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LONDON — Conservative leadership hopeful Liz Truss was given detailed warnings by her own officials in 2020 that post-Brexit trade pacts with Australia and New Zealand would shrink the country’s farming and food sectors, newly obtained government figures reveal.
Data from the U.K.’s trade department — shared with POLITICO and prepared for both deals ahead of the launch of negotiations in 2020 — for the first time details the relative losses and gains expected for each part of the British economy before Truss, then-trade secretary and now running to replace Boris Johnson as U.K. prime minister, forged ahead with pacts that have proven highly controversial with farmers.
The disclosure has already sparked anger from the U.K.’s farming lobby, which has long argued the deals — held up as a key prize of Britain’s freedom from the European Union — will hit its members hard, while campaigners argue it shows tighter scrutiny of those deals is needed.
“It’s simply infuriating that the government ploughed on in its negotiations while, as these own government department reports show, ministers knew that British agriculture was likely to be the most impacted sector, putting at risk hundreds of millions of pounds and thousands of jobs,” said Minette Batters, president of lobby group the National Farmers’ Union.
The trade department said it does “not sign trade deals which do not work for U.K. producers and businesses.”
The data was obtained through a Freedom of Information request lodged by former Shadow Trade Secretary Emily Thornberry and shared exclusively with POLITICO, which has separately interrogated and verified the data.
It shows that:
— Officials advised Truss an Australia deal would spark a 3.44 percent shift in employment away from the semi-processed foods sector over 15 years, making it the hardest-hit part of the U.K. economy in employment terms.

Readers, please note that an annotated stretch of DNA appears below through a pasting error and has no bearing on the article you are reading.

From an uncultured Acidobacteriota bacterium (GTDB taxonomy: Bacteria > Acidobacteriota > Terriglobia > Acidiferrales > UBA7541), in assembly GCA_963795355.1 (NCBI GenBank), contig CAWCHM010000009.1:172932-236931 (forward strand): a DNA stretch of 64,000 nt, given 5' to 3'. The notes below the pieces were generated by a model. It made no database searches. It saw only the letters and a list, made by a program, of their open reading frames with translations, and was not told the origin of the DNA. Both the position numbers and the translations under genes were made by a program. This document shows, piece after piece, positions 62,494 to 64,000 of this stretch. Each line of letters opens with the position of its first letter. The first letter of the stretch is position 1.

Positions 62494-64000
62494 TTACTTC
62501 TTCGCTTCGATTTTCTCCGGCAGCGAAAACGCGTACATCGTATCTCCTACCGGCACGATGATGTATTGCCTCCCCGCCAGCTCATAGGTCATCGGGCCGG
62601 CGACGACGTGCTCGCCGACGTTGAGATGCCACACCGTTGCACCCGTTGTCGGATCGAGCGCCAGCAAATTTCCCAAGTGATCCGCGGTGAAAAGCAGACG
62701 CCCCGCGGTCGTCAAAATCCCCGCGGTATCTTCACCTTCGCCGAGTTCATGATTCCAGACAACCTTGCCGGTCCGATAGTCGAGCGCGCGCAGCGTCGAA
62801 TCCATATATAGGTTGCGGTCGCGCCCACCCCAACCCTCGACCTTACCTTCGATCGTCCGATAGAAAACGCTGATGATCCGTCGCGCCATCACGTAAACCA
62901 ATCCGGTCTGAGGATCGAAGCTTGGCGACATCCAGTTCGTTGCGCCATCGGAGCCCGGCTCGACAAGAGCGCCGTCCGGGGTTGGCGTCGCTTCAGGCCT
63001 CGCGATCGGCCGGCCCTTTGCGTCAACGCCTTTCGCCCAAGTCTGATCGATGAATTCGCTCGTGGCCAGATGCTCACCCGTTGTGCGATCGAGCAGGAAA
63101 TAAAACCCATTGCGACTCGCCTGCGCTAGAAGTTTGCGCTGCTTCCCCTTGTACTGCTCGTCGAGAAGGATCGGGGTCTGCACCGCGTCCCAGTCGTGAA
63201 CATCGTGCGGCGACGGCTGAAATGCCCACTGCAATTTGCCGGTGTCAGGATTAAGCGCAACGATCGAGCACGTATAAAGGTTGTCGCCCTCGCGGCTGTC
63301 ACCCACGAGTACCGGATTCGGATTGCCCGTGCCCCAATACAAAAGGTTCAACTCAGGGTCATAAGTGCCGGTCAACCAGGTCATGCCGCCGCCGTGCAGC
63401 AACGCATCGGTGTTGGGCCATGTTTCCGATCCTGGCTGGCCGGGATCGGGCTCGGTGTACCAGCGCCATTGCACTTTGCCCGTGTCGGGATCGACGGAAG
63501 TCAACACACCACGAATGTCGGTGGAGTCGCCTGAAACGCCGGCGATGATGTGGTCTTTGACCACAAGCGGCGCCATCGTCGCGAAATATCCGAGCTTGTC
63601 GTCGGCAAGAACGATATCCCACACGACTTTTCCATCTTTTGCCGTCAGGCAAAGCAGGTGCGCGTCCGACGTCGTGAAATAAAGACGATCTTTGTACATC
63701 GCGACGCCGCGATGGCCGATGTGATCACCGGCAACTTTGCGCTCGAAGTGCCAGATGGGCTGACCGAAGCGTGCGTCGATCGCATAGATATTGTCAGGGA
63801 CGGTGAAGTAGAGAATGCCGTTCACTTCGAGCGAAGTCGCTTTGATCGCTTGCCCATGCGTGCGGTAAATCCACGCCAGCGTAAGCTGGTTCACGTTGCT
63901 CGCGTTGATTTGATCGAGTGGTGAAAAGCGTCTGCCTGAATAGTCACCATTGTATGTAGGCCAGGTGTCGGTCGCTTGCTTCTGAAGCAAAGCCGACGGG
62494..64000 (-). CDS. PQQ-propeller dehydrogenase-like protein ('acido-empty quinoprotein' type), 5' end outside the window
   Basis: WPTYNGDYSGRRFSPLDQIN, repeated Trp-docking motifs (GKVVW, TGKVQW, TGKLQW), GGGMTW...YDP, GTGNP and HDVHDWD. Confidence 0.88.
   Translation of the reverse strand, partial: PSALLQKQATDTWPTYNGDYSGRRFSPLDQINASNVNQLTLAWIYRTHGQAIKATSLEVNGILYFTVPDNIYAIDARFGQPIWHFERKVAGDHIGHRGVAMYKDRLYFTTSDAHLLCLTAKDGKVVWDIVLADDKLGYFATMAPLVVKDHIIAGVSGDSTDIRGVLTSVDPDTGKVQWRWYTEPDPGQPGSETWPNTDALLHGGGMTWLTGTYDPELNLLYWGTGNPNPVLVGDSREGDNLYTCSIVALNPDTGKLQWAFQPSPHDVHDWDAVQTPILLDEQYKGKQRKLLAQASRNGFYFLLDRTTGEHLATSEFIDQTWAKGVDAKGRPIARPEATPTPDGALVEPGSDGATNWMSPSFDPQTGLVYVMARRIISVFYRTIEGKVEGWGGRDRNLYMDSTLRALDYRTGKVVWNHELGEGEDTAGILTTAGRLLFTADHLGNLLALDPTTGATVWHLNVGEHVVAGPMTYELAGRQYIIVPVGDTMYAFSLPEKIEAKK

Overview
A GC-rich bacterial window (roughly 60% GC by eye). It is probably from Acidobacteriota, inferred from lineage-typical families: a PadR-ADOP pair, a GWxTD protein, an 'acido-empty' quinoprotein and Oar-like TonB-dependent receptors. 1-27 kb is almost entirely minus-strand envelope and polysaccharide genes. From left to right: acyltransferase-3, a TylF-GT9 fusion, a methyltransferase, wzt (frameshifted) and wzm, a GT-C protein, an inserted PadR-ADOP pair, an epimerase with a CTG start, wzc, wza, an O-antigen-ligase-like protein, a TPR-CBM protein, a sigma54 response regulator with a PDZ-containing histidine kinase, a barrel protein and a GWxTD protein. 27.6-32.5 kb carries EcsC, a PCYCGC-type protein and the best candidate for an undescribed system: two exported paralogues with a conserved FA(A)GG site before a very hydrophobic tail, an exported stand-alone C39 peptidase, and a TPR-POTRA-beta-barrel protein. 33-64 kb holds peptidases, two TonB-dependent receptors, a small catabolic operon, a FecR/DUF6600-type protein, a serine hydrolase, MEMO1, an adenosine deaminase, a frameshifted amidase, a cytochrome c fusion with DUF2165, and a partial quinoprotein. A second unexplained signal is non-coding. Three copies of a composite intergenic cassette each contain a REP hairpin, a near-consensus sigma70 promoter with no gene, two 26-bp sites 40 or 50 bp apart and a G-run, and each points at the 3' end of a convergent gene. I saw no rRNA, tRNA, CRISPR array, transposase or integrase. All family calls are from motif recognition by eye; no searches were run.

— At the same time, the department projected a 0.46 percent drop in the value of that sector to the U.K. economy under the Australia deal.
— For the New Zealand pact, Truss was warned to expect a 2.69 percent shift in employment away from semi-processed foods to other sectors, and a 2.97 percent hit to its economic value.
— Agriculture, forestry and fishing were also set to take a hit, the analysis showed. The department projected a 0.69 percent long-term shift in jobs away from agriculture, forestry and fishing under the Australia pact, and a 0.16 percent dip to the sector’s value over the same span.
— For the New Zealand pact, Truss was advised agriculture, forestry and fishing would see a 0.60 percent shift in employment away from the sector, and a 0.85 percent blow to its gross value.
The projections were made under the department’s “Scenario 2,” an outcome that most closely resembles the final deals struck with each nation.
British ministers have long held out the prospect of wide-ranging free-trade deals with Australia and New Zealand as a key post-Brexit dividend, but domestic food producers have been wary.
Truss, who formally launched her candidacy to become the next prime minister this week with an article talking up her trade experience, laid the groundwork for the deals with Australia and New Zealand after being appointed trade secretary by Johnson in July 2019. She oversaw negotiations until her appointment as foreign secretary in September 2021.
She reached a preliminary deal with Australia in June of last year. Her successor Anne-Marie Trevelyan sealed the pact with New Zealand in early 2022, although negotiations happened largely on Truss’ watch.
The Department for International Trade (DIT) released public assessments of its deals with Australia and New Zealand in 2020 when the talks were launched. However, these public assessments only outlined whether the impact to each part of the economy would be “negative” or “positive,” without revealing the underlying numbers.